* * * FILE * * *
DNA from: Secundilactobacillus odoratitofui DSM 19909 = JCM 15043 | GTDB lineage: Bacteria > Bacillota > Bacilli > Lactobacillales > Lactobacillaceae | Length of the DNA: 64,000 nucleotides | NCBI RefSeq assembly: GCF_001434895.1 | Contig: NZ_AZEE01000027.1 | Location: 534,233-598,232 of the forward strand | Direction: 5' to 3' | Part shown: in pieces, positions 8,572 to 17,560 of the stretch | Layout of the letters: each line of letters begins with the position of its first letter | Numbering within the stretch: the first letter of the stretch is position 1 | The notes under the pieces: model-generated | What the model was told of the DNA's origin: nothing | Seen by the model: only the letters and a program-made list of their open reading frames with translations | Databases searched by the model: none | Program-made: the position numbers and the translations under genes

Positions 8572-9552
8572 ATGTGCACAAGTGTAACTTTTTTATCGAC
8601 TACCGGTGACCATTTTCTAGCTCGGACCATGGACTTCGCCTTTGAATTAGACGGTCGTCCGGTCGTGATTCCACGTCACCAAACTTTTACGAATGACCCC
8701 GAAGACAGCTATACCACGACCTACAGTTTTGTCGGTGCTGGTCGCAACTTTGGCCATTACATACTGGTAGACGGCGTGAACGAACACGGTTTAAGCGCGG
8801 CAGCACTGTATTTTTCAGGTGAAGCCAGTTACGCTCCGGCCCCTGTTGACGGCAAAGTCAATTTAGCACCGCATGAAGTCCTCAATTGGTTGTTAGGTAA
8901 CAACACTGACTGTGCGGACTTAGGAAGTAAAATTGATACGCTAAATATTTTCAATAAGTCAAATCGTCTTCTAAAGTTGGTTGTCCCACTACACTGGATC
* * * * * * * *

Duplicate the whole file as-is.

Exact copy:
DNA from: Secundilactobacillus odoratitofui DSM 19909 = JCM 15043 | GTDB lineage: Bacteria > Bacillota > Bacilli > Lactobacillales > Lactobacillaceae | Length of the DNA: 64,000 nucleotides | NCBI RefSeq assembly: GCF_001434895.1 | Contig: NZ_AZEE01000027.1 | Location: 534,233-598,232 of the forward strand | Direction: 5' to 3' | Part shown: in pieces, positions 8,572 to 17,560 of the stretch | Layout of the letters: each line of letters begins with the position of its first letter | Numbering within the stretch: the first letter of the stretch is position 1 | The notes under the pieces: model-generated | What the model was told of the DNA's origin: nothing | Seen by the model: only the letters and a program-made list of their open reading frames with translations | Databases searched by the model: none | Program-made: the position numbers and the translations under genes

Positions 8572-9552
8572 ATGTGCACAAGTGTAACTTTTTTATCGAC
8601 TACCGGTGACCATTTTCTAGCTCGGACCATGGACTTCGCCTTTGAATTAGACGGTCGTCCGGTCGTGATTCCACGTCACCAAACTTTTACGAATGACCCC
8701 GAAGACAGCTATACCACGACCTACAGTTTTGTCGGTGCTGGTCGCAACTTTGGCCATTACATACTGGTAGACGGCGTGAACGAACACGGTTTAAGCGCGG
8801 CAGCACTGTATTTTTCAGGTGAAGCCAGTTACGCTCCGGCCCCTGTTGACGGCAAAGTCAATTTAGCACCGCATGAAGTCCTCAATTGGTTGTTAGGTAA
8901 CAACACTGACTGTGCGGACTTAGGAAGTAAAATTGATACGCTAAATATTTTCAATAAGTCAAATCGTCTTCTAAAGTTGGTTGTCCCACTACACTGGATC